” I, [state name] do profess faith in God the Father, and in Jesus Christ His only Son, and in the Holy Ghost, one God, blessed for evermore; and I do acknowledge the holy scriptures of the Old and New Testament to be given by divine inspiration.” And all officers shall also take an oath of office.
ART. 29. There shall be no establishment of any one religious sect in this State in preference to another; and no clergyman or preacher of the gospel, of any denomination, shall be capable of holding any civil once in this State, or of being a member of either of the branches of the legislature, while they continue in the exercise of the pastoral function.
1778 A.D. – Constitution of Georgia
ART. VI. The representatives shall be chosen out of the residents in each county, who shall have resided at least twelve months in this State, and three months in the county where they shall be elected; except the freeholders of the counties of Glynn and Camden, who are in a state of alarm, and who shall have the liberty of choosing one member each, as specified in the articles of this constitution, in any other county, until they have residents sufficient to qualify them for more; and they shall be of the Protestant religion, and of the age of twenty-one years, and shall be possessed in their own right of two hundred and fifty acres of land, or some property to the amount of two hundred and fifty pounds.
1778 A.D. – South Carolina Constitution
III. …they shall jointly in the house of representatives choose by ballot from among themselves or from the people at large a governor and commander-in-chief, a lieutenant-governor, both to continue for two years, and a privy council, all of the Protestant religion
XII. …… ; and that no person shall be eligible to a seat in the said senate unless he be of the Protestant religion…
XIII….. No person shall be eligible to sit in the house of representatives unless he be of the Protestant religion, and hath been a resident in this State for three years previous to his election.
XXXVIII. That all persons and religious societies who acknowledge that there is one God, and a future state of rewards and punishments, and that God is publicly to be worshipped, shall be freely tolerated. The Christian Protestant religion shall be deemed, and is hereby constituted and declared to be, the established religion of this State. That all denominations of Christian Protestants in this State, demeaning themselves peaceably and faithfully, shall enjoy equal religious and civil privileges. To accomplish this desirable purpose without injury to the religious property of those societies of Christians which are by law already incorporated for the purpose of religious worship, and to put it fully into the power of every other society of Christian Protestants, either already formed or hereafter to be formed, to obtain the like incorporation, it is hereby constituted, appointed, and declared that the respective societies of the Church of England that are already formed in this State for the purpose of religious worship shall still continue incorporate and hold the religious property now in their possession. And that whenever fifteen or more male persons, not under twenty-one years of age, professing the Christian Protestant religion, and agreeing to unite themselves In a society for the purposes of religious worship, they shall, (on complying with the terms hereinafter mentioned,) be, and be constituted a church, and be esteemed and regarded in law as of the established religion of the State, and on a petition to the legislature shall be entitled to be incorporated and to enjoy equal privileges. That every society of Christians so formed shall give themselves a name or denomination by which they shall be called and known in law, and all that associate with them for the purposes of worship shall be esteemed as belonging to the society so called. But that previous to the establishment and incorporation of the respective societies of every denomination as aforesaid, and in order to entitle them thereto, each society so petitioning shall have agreed to and subscribed in a book the following five articles, without which no agreement fir union of men upon presence of religion shall entitle them to be incorporated and esteemed as a church of the established religion of this State:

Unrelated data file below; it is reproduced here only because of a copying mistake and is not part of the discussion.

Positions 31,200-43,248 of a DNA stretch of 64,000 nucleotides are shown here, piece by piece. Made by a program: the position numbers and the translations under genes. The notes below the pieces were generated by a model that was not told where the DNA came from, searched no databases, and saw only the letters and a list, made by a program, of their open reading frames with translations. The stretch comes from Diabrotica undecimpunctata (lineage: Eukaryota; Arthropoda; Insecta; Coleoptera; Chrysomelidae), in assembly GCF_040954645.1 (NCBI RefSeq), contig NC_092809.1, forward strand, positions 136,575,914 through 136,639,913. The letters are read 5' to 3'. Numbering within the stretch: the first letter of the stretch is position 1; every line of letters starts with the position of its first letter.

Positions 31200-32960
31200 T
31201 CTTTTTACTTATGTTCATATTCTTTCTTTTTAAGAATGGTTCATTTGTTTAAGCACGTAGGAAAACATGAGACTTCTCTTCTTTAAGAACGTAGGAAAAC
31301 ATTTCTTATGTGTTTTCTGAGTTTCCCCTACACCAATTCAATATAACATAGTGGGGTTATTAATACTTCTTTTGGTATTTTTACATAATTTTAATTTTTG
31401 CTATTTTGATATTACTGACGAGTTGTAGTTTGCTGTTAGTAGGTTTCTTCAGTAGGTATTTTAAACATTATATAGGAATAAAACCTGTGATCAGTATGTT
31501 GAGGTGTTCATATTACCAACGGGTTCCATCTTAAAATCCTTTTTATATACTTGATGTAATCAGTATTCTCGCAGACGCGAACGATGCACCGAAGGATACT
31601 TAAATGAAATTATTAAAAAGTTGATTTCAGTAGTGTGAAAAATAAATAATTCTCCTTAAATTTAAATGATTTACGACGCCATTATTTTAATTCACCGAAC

1st. That there is one eternal God, and a future state of rewards and punishments.
2d. That God is publicly to be worshipped.
3d. That the Christian religion is the true religion
4th. That the holy scriptures of the Old and New Testaments are of divine inspiration, and are the rule of faith and practice.
5th. That it is lawful and the duty of every man being thereunto called by those that govern, to bear witness to the truth. …No person shall, by law, be obliged to pay towards the maintenance and support of a religious worship that he does not freely join in, or has not voluntarily engaged to support. But the churches, chapels, parsonages, globes, and all other property now belonging to any societies of the Church of England, or any other religious societies, shall remain and be secured to them forever. The poor shall be supported, and elections managed in the accustomed manner, until laws shall be provided to adjust those matters in the most equitable way.
For Further Study
In light of this article, we have some tough questions that we believe Christians need to consider. If you’d like to know more, you are welcome to download the scripture study for this article here.
Until next week, may God richly bless you.